New Vauxhall Corsa 2019 review
The sixth-generation Vauxhall Corsa has arrived in Britain, but does its price hold it back in such a competitive sector?
As a package, the new Vauxhall Corsa represents a quantum leap over the old one, and that’s before we’ve even had a chance to properly assess the all-electric version of the brand’s big seller. It’s miles better to drive than before, the tech is bang up to date, and the turbocharged petrol motor is one of the best small engines out there. But the sticking point is the price; monthly PCP deals aren’t that attractive, meaning the case for the Corsa isn’t as enticing as we’d hoped.
The curtain falls on 2019 with the launch of what will likely be one of the best selling cars in Britain next year. It’s the new Vauxhall Corsa, and while much of the news about this newcomer has majored on the fact that an all-electric version is just around the corner, the first of these big selling superminis will stick with petrol and diesel power – albeit taken from a new source.
That’s because the latest Corsa is the first Vauxhall to really benefit from the brand’s new PSA parent company. Taken under the wing of the French giant in 2017, Vauxhall’s sixth-generation Corsa has had a rather difficult birth. Midway through development, the decision was made to switch the car onto PSA underpinnings, introducing the CMP platform used under the new Peugeot 208 and scrapping the chassis work Vauxhall had already carried out on its own.
Car group tests
- Skoda Fabia vs Renault Clio vs Vauxhall Corsa-e: 2022 group test review
- 40 years of Vauxhall Corsa: group test review
- New Vauxhall Corsa 2023 facelift review: popular supermini gets sharp new look
- New Vauxhall Corsa Electric 2023 facelift review
- New Vauxhall Corsa-e Anniversary Edition 2022 review
Used car tests
Irrespective of the changes under the surface, we’re told that the new Corsa was always going to look like this on the outside, and it’s quite a transformation from the fifth-generation model. The bonnet is longer, and the windscreen doesn’t jut out towards the front axle as it did before, meaning a shorter dashboard. The roof sits 48mm lower at its tallest point, while all the surfacing stretching round to the tailgate changes significantly. Furthermore, every model gets LED headlights as standard.
Mechanically, one of the main benefits of the last minute switch to the PSA platform – alongside the pure-electric possibilities – is the weight saving. Depending on spec this new Corsa is up to 108kg lighter than before. The platform is 15 per cent stiffer, too, while SRi model cars like the one we tested get more bracing at the nose, to aid turn-in and agility.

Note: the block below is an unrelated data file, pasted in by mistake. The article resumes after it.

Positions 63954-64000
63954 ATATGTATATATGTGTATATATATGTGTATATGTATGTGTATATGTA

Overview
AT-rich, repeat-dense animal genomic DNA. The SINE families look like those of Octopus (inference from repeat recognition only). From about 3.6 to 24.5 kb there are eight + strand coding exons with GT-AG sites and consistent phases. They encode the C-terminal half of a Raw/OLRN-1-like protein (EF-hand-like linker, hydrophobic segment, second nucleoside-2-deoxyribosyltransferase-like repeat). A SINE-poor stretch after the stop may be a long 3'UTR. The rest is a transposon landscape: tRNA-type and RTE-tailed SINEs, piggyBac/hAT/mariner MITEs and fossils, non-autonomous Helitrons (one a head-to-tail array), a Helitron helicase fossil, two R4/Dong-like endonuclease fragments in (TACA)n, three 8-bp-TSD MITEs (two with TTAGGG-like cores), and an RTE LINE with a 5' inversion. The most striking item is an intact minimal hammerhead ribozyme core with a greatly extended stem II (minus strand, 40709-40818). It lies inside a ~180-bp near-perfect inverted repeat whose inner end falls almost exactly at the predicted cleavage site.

From behind the wheel the difference between old and new is worthy of high commendation, but this new Corsa is not without some of the downsides we’ve found in some of its new Peugeot siblings. It certainly feels light on its toes, and while the chassis is not up there with the new Renault Clio or the Ford Fiesta for outright fun, there’s a nimbleness to the Corsa that was sorely lacking before.
The front end of the Corsa is keen to tuck in quickly. There’s perhaps a bit more body roll than some of the sportier superminis but the ride isn’t any more supple, sitting just on the right side of firm.
The steering is very light and the additional heft promised by toggling the Sport drive mode button never really arrives. The fake, but inoffensive engine noise pumping out of the speakers is much more noticable in this setting, too. In fact, the controls on the whole are light, and perhaps the most noticeable thing about the new Corsa isn’t that it’s better to drive than before, but easier.
The trademark, baggy, long-throw six-speed PSA gearbox really isn’t the sharpest transmission out there, but the 1.2-litre three-cylinder turbocharged petrol engine under the bonnet is brilliant. The 99bhp figure is bang on what you’ll find elsewhere in the big selling superminis, but the 205Nm of torque is a step beyond what many rivals can muster.
Combine this with the Corsa’s crash diet, and that 9.3-second 0-62mph time isn’t to be sniffed at. It pulls strongly towards 5,000rpm and feels much faster than a similarly powered new Clio. Yet while the Corsa may boast an extra gear, it isn’t as refined as the Renault.
So while mechanically the new Corsa impresses, the interior doesn’t quite match this new car’s aspirations. A seven-inch touchscreen infotainment display lifted from Vauxhall’s new sister brands is familiar and still slightly flawed due to the reliance on touch sensitive areas, but at least all the heating controls are easy to use. The design of the dashboard changes but the level of quality in the materials doesn’t move the game on, and for the money, the Clio really outscores the Corsa in this area.
There’s also no three-door version this time around, but the rear doors are narrow, and rear bench space feels a little tight. You’ll find a decent amount of storage around the cabin, but the glovebox is small. Still, the boot expands to a generous 309 litres, which is a good size for the class, and the opening is wider than its predecessor’s, too.
Ultimately, the one major factor that’ll determine just how many new Corsas hit British roads next year is how much one will cost per month. On list price it’s much more expensive than before, but generally, Vauxhall’s PCP terms are pretty flexible and the brand is offering an £850 deposit contribution from launch.
It’s not enough, however, to thrust the Corsa into real contention as one of the best superminis to buy, especially when you could be in a Clio R.S Line for much less per month. That’s just about our favourite small car on sale right now, and the fact it’s more affordable is simply the icing on the cake.